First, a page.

Friday, September 10, 2004

Fay Jones' Thorncrown Chapel 

The buildings that I most love are spiritual places, those that recognize and nurture the soul. While I am not, at this point in my life, conventionally religious, I am drawn to religious architecture.

In the woods near Eureka Springs, Arkansas, stands my favorite building in this country, if not the world. This chapel, called Thorncrown, is spare and elegant, rich and warm. It is simultaneously grounding and uplifting. It is a masterpiece. Fay Jones, architect of Thorncrown, died on August 30. The following words are those of his biographer, Robert Ivy, and his own on receiving the American Institute of Architects' Gold Medal in 1990.

"Fay Jones' architecture begins in order and ends in mystery. His role can perhaps best be understood as a mediator, a human consciousness that has arisen from the Arkansas soil and scoured the cosmos, then spoken through the voices of stone and wood, glass and steel. Art, philosophy, craft, and human aspiration coalesce in his masterworks, transformed from acts of will into harmonies: Jones lets space sing." Robert Adams Ivy, Jr.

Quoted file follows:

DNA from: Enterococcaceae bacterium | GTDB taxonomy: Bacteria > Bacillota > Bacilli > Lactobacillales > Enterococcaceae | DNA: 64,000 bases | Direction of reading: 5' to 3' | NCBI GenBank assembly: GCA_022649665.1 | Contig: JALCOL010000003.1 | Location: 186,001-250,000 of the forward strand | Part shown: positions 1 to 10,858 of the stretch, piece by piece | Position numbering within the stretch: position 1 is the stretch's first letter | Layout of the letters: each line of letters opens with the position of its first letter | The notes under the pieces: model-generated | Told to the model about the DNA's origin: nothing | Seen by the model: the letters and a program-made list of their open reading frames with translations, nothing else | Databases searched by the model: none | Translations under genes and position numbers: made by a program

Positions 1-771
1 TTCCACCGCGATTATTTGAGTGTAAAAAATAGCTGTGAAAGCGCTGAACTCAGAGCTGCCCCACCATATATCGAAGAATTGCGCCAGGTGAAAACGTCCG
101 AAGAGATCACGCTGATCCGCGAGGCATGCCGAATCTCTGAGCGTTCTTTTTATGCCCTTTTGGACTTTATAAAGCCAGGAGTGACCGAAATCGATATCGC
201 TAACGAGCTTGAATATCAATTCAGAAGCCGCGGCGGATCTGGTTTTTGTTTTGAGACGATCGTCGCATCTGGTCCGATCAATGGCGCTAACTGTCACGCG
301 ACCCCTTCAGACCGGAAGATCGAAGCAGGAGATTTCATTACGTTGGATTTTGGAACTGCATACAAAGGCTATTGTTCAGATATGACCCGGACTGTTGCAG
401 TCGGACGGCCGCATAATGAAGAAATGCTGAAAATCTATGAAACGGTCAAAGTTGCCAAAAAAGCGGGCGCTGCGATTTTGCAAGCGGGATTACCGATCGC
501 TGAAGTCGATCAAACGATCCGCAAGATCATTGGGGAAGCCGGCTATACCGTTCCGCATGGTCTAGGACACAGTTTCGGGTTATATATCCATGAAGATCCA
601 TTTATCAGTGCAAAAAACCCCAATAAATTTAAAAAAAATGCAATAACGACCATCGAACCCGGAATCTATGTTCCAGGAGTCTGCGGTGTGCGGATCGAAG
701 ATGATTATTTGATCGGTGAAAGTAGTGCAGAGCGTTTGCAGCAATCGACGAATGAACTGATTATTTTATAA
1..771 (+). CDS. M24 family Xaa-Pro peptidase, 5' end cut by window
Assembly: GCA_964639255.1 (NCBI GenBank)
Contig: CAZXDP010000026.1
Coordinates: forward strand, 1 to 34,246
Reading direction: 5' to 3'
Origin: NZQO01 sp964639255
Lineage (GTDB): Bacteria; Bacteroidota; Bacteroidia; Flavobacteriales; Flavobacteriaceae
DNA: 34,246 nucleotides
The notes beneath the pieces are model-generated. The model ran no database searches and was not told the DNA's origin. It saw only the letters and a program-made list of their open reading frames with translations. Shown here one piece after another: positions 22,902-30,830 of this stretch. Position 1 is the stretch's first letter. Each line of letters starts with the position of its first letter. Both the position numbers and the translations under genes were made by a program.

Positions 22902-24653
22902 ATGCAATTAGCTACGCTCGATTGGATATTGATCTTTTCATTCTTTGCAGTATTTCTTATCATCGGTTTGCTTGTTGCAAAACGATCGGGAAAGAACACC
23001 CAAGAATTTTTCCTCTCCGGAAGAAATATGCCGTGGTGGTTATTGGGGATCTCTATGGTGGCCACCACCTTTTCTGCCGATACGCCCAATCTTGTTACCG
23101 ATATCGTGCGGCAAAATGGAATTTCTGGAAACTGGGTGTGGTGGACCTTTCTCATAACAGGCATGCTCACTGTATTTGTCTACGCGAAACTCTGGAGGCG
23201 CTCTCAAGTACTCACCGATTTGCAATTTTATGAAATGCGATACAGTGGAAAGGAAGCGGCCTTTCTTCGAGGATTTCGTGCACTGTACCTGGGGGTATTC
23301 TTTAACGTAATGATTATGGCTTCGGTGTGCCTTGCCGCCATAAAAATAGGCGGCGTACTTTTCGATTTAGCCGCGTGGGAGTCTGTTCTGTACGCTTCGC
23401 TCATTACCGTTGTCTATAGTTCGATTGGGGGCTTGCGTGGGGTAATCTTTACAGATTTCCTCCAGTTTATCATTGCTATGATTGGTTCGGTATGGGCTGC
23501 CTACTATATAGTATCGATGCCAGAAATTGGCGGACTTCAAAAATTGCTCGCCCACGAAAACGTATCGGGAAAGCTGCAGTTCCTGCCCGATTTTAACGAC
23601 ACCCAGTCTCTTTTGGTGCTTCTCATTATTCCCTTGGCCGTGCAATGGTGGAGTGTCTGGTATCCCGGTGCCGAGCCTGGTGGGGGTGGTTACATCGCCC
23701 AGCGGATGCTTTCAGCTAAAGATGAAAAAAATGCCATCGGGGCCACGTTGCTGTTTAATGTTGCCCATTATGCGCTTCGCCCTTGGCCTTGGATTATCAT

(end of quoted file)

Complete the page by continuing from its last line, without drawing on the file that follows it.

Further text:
"In the future - in a changing world - whatever the sources of our creativity - whatever stirs our imagination - whatever architectural language we choose to speak - as architects, we have the potential to build well-composed places, large and small, that will not only accommodate our functional needs, but will stand as models which represent the best of our ideas. We have the power - and the responsibility - to shape new forms in the landscape - physical and spatial forms that will illuminate - and nourish - and poetically express - our human qualities at their spiritual best."
E. Fay Jones